Reds Meadow Resort. Our laundry outfits. No change of clothes, and everything else was in the wash. We had a resupply there, and a tasty burger lunch. No showers there this year. Everyone was really nice. We headed back out on the trail after lunch, in steady rain.
Lupines, extensive burn area south of Reds Meadow. We were wanting to climb Red Cones, but missed the turnoff and decided not to go back. A couple of day hikers ahead of us said they saw a bear cruising down the mountainside across the trail, but it was gone when we got to the spot.
Scenery, rain clearing off.
Stealth camp up on a forested hillside. We were going to camp at Deer Creek, but it was full of other campers and mosquitoes, and we had a couple of hours of daylight left, so we went on. Robert's shoulders were too sore before we got to the next series of impact sites near Duck Pass Jct. though (he has neck issues) so we stopped. One of those mountainsides that, upon inspection, has hardly any level spot big enough for two. An interesting experience. Also, where our "adventure" (in the old-fashioned sense) began.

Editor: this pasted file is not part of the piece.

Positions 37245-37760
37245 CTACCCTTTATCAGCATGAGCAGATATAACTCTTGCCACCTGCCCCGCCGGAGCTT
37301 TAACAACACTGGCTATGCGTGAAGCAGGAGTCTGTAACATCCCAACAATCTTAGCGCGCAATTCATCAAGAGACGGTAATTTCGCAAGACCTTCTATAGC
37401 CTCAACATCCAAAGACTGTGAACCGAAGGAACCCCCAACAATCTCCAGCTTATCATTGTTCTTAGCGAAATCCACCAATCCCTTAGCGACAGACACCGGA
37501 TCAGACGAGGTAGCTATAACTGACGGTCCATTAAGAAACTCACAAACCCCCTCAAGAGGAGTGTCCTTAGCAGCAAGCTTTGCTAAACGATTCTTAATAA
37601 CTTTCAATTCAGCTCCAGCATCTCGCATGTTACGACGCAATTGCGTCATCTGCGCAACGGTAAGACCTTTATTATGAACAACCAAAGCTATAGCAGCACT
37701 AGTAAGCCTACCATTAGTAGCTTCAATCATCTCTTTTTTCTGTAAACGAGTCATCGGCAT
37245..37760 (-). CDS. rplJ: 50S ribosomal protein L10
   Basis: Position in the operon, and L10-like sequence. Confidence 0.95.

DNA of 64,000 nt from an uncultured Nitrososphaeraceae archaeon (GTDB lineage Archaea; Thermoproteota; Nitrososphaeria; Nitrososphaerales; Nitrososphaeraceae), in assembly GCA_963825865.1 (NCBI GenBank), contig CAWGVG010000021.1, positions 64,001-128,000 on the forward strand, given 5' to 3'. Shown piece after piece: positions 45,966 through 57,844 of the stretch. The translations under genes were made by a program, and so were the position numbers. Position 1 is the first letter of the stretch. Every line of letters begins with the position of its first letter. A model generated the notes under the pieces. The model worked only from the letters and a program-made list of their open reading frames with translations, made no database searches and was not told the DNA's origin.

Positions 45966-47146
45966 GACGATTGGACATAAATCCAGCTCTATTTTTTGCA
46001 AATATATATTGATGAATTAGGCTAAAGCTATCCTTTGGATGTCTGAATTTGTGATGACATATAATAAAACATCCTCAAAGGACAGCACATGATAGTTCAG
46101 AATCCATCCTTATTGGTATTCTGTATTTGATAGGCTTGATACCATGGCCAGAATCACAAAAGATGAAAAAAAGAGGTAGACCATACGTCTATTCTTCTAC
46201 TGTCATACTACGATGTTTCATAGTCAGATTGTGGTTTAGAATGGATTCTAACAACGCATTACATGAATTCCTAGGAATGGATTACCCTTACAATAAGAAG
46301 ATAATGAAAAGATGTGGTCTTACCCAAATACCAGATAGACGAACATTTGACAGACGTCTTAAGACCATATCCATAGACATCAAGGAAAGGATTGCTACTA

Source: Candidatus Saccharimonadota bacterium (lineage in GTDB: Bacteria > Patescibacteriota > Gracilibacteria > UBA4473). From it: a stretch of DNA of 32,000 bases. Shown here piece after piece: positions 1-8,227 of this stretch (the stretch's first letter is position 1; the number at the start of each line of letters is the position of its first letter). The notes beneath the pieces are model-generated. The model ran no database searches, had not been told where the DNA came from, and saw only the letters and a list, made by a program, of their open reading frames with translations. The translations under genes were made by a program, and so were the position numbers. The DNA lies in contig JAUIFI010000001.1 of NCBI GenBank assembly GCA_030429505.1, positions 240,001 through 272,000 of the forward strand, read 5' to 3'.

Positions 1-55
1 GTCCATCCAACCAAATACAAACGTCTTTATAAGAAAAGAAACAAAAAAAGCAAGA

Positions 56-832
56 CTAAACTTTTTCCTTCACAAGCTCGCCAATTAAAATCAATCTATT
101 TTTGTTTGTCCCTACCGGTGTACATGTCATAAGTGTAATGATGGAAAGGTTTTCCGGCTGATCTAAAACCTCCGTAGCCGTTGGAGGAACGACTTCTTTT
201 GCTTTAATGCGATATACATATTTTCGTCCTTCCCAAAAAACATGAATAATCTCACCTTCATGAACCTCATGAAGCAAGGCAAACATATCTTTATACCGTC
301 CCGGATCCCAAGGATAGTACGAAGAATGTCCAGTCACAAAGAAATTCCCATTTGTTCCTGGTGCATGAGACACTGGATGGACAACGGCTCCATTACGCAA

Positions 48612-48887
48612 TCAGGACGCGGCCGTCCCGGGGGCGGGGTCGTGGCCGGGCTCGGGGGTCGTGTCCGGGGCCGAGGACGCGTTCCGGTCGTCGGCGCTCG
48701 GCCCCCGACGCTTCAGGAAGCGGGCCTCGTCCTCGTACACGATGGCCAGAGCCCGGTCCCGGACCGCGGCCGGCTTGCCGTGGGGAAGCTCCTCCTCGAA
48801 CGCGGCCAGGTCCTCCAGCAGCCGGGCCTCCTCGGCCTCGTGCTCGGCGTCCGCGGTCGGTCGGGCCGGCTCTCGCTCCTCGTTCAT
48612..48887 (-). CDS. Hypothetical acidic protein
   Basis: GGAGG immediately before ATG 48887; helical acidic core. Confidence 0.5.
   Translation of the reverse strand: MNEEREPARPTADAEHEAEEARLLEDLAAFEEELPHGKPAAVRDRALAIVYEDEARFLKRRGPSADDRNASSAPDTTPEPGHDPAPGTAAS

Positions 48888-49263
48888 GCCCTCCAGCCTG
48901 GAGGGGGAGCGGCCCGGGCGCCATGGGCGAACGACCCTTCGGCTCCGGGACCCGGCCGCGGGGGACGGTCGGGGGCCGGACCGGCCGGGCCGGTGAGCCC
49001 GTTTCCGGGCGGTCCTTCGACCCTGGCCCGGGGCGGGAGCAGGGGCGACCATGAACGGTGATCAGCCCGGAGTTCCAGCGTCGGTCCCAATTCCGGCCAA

In the night I went out to pee, barefoot (who puts on their wet muddy socks and shoes just to go out and pee?), and, standing up all groggy, lost my balance and did a face plant down the slope, fortunately into soft duff. My big toes were not so lucky, and were lacerated on a sharp lava rock. I wrapped them in a hanky and went back to sleep. Inspected the damage in the morning--lots of torn skin, and a cracked toenail. Washed them well, slathered them with antibiotic ointment, and taped them thoroughly with sport tape. Worked pretty well for a couple of days...
Next day it rained all afternoon, and hailed for a while. Many folks were setting up camp to get out of the weather. But it wasn't a lightning storm, so we put our driducks on and kept hiking. Much more fun.